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This is the sixteenth volume in the series of Memorial Tributes compiled by the National Academy of Engineering as a personal remembrance of the lives and outstanding achievements of its members and international members. These volumes are intended to stand as an enduring record of the many contributions of engineers and engineering to the benefit of humankind. In most cases, the authors of the tributes are contemporaries or colleagues who had personal knowledge of the interests and the engineering accomplishments of the deceased.
BY DONALD R. PAUL
JAMES R. FAIR, a giant in chemical engineering who straddled the industrial-academic interface with great ease, died on October 11, 2010, just three days short of age 90.
Jim was born on October 14, 1920, in Charleston, Missouri, south of St. Louis and near where the Ohio River intersects the Mississippi River. He spent his early years in Tonganoxie, Kansas, and Little Rock, Arkansas. As a young boy Jim was very fond of watching baseball games and was fascinated by all aspects of trains and railroads; these were pastimes that stayed with him throughout his life. He was very active in scouting and became an Eagle Scout before his 16th birthday.
At age 18, Jim entered the Citadel, in South Carolina, in the tradition of his father. In 1940 he transferred to the Georgia Institute of Technology, where he received a B.S. in chemical engineering in 1942. After graduation he joined the Monsanto Chemical Company as a junior engineer in St. Louis. Later he had assignments in Karnack and Texas City, Texas. During World War II he was vitally involved with the government’s high-explosives and synthetic rubber programs. As it turned out, Jim was transferred to Texas City just prior to what has been called the worst industrial accident in U.S. history, and he narrowly missed being one of its fatalities.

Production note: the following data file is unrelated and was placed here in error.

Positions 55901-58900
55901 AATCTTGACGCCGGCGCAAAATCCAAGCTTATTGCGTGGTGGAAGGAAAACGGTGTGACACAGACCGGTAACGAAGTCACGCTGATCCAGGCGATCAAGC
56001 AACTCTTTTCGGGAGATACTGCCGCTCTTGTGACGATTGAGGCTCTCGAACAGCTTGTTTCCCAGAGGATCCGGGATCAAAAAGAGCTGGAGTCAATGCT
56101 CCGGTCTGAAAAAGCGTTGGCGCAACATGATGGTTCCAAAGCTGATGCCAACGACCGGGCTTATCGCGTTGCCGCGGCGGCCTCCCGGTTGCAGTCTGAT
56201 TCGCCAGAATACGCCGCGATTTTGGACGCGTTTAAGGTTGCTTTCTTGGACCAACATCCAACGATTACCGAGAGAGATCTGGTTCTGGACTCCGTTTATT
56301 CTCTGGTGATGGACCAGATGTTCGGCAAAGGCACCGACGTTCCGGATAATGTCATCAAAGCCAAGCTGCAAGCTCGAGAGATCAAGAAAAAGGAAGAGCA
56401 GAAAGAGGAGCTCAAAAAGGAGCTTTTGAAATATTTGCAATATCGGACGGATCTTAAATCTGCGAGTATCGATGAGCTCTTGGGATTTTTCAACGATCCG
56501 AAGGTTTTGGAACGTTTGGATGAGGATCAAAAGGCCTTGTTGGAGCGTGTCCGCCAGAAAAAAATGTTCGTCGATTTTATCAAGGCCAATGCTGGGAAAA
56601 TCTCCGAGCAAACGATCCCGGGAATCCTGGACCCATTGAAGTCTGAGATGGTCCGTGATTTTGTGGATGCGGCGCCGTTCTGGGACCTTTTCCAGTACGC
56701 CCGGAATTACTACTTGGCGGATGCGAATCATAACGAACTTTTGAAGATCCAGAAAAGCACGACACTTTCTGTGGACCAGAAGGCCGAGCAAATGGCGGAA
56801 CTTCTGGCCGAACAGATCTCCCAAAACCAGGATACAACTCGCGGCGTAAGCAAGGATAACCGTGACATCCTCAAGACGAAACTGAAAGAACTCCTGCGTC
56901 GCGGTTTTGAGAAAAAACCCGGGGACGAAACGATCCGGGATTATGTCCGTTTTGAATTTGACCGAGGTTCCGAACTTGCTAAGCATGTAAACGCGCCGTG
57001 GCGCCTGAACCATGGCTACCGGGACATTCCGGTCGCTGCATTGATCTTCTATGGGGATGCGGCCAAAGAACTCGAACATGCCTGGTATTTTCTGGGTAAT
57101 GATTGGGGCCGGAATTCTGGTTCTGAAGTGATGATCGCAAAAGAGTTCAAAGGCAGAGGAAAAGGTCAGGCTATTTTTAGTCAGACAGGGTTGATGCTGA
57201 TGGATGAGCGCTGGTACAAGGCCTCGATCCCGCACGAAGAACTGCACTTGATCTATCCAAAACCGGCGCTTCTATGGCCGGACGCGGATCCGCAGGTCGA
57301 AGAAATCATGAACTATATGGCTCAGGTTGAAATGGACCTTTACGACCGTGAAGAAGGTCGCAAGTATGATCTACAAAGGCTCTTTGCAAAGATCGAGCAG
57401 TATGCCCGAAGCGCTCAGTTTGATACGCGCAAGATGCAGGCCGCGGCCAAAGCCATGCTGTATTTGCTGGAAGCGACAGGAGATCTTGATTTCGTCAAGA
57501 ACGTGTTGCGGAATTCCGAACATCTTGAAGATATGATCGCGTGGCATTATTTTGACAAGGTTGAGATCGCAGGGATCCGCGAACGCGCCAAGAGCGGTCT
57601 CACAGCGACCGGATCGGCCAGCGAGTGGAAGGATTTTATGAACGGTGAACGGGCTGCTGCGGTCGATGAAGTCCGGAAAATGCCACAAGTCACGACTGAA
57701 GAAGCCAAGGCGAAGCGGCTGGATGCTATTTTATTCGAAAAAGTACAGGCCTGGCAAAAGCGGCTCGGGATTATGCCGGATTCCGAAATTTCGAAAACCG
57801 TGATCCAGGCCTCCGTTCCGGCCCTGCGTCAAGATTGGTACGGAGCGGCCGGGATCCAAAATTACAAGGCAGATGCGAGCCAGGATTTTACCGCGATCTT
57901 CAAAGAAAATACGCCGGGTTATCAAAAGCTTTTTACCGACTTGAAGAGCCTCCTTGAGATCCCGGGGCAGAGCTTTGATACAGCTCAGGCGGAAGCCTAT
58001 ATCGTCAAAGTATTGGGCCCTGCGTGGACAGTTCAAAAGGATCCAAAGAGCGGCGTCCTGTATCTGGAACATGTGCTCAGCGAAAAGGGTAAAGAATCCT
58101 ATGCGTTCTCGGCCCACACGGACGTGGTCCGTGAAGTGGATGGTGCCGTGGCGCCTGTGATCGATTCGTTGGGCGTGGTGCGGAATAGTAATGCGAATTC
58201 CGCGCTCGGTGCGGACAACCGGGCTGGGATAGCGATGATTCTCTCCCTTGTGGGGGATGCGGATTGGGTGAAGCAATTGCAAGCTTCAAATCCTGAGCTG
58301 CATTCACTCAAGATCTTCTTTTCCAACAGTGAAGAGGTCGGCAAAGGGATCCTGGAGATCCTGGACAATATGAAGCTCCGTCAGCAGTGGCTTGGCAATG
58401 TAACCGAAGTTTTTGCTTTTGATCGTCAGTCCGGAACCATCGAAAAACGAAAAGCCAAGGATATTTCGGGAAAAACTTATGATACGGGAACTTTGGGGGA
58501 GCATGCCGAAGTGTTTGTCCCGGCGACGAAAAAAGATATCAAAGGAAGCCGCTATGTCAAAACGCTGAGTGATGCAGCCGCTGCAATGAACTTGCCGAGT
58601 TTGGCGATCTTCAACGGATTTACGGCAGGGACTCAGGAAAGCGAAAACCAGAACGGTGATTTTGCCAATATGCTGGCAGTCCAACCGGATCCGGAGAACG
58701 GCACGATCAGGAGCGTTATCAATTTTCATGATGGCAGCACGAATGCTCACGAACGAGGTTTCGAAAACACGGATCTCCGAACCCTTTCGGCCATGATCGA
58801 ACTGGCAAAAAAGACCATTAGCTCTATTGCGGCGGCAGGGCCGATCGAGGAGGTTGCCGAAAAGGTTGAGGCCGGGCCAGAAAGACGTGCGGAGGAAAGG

On April 16, 1947, a french-registered ship, the Grandcamp, which was docked at the port of Texas City, adjacent to the Monsanto facility and loaded with approximately 2,300 tons of ammonium nitrate, caught fire. Seeing the smoke, Jim and some of his colleagues went to the docks to investigate.
Very fortunately, though, Jim decided to return to his office to complete some calculations while the others remained on the dock to watch the fire. On his way to the office, the ammonium nitrate detonated and the explosion destroyed the Monsanto Plant. Many of Jim’s coworkers were among the nearly 600 who died. Jim was knocked unconscious and injured by the blast; he was quite fortunate to have survived the disaster.
Because of his outstanding work and promise as a young engineer, Jim was granted an academic leave of absence for one year by Monsanto and used it to obtain a master’s degree in chemical engineering from the University of Michigan, which he completed in June 1949. He returned to Monsanto in Texas City and soon met a lovely young Texas girl by the name of Merle Innis. Merle and Jim were married January 14, 1950.
Their first child, James Rutherford Fair, was born in Texas City on February 8, 1951. following the Michigan experience, Jim gave a lot of thought to obtaining a Ph.D. and considered reaction kinetics an important area to pursue. In 1952 he took an unpaid leave of absence from Monsanto to enter the graduate program in chemical engineering at the University of Texas at Austin, where he did research with Professor Howard F. Rase.